Analyst: Cuccinelli lead in GOP race no surprise
It shouldn’t be a surprise to see Attorney General Ken Cuccinelli with a solid early lead in the polls looking at the 2013 Republican gubernatorial nomination race.
The attorney general’s office “provides more of an outlet for somebody who wants to move up and provides a lot of opportunities to get in the news, the newspaper, TV, that sort of thing,” said Kyle Kondik, a political analyst with the University of Virginia Center for Politics.
And Cuccinelli has taken advantage of the spotlight afforded his office – with his highly publicized swipes at the Obama administration over health-care reform and repeated efforts to raise issue with a former UVa. researcher over global warming endearing him to the Republican base.
There’s still a lot of time between now and mid-2013 when Republicans will decide on a nominee, but Kondik said it’s clear that Cuccinelli should be the early favorite in his race with Lt. Gov. Bill Bolling for the nomination.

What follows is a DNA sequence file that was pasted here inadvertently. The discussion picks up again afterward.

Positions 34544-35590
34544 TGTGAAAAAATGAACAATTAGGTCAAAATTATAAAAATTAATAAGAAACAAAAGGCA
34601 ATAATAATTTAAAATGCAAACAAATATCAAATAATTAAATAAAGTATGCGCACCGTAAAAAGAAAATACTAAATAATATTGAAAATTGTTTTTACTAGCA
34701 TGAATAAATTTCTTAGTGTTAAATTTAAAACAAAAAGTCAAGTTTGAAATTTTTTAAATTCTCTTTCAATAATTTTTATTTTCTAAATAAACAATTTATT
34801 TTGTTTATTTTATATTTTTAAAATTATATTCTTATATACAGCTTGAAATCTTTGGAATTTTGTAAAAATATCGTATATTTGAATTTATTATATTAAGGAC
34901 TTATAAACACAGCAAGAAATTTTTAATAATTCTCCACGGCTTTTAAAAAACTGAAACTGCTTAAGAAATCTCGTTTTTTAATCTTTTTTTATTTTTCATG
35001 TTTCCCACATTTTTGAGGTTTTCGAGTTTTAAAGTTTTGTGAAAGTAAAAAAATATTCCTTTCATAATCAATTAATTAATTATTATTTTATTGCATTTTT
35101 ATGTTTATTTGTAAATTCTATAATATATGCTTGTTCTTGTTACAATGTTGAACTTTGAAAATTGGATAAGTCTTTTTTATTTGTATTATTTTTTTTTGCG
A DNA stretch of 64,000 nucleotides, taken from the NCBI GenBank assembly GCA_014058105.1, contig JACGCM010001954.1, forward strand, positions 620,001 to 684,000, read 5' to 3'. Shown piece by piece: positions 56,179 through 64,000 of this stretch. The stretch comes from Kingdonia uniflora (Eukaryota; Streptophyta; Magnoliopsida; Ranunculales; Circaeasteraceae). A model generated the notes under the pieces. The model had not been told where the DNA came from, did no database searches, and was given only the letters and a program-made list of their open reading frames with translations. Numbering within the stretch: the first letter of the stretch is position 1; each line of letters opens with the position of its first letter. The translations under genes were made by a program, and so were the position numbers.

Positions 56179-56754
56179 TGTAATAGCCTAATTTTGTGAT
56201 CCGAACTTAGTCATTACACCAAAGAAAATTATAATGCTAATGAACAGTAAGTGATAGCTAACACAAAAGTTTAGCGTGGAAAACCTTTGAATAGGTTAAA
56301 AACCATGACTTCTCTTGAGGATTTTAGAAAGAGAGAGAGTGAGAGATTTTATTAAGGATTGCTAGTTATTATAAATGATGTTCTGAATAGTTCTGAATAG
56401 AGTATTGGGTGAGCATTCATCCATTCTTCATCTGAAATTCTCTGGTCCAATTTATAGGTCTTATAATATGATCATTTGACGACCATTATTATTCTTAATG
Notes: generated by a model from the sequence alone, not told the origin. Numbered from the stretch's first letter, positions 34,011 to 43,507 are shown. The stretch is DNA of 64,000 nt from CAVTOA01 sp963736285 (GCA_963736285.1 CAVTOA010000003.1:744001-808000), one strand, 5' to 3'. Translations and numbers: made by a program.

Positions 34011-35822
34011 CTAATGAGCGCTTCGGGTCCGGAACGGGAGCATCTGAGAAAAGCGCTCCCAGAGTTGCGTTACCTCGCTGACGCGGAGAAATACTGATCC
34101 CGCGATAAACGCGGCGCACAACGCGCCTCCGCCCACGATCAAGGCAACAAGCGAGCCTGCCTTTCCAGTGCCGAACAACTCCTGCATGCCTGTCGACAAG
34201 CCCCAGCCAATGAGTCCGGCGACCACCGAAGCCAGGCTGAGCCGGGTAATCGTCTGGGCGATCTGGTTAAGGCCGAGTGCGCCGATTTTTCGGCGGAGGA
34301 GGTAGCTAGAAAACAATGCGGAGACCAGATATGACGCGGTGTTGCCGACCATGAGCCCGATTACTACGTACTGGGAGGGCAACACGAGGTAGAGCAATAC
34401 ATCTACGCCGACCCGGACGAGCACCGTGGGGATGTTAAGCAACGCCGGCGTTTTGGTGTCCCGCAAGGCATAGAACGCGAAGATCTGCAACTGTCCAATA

That said, the time factor is an important one to keep in mind. A lot can happen in politics in a short time, and between now and 2013 there will be both a hotly contested U.S. Senate race likely involving political heavyweights Tim Kaine and George Allen and of course the 2012 presidential race.
What happens in the presidential race in particular can impact the GOP race in 2013, Kondik said. For example, the national party could nominate a strong conservative who ends up flopping on the big stage, making a strong conservative like Cuccinelli less appealing to Virginia Republicans in 2013.
As to the possibility that the battle between Cuccinelli and Bolling could split the party and open the door for the wounded Virginia Democratic Party to make a comeback in 2013, “I think the party will get behind its eventual nominee,” said Kondik, adding that who Virginia Democrats nominate to be their standard-bearer will play a key role itself.
Democrats in Virginia in general “don’t have an extremely deep bench” for candidates for governor or the other statewide offices, Kondik said.
“Behind Mark Warner and Tim Kaine, it doesn’t seem like there’s a lot of obivous statewide candidates,” Kondik said.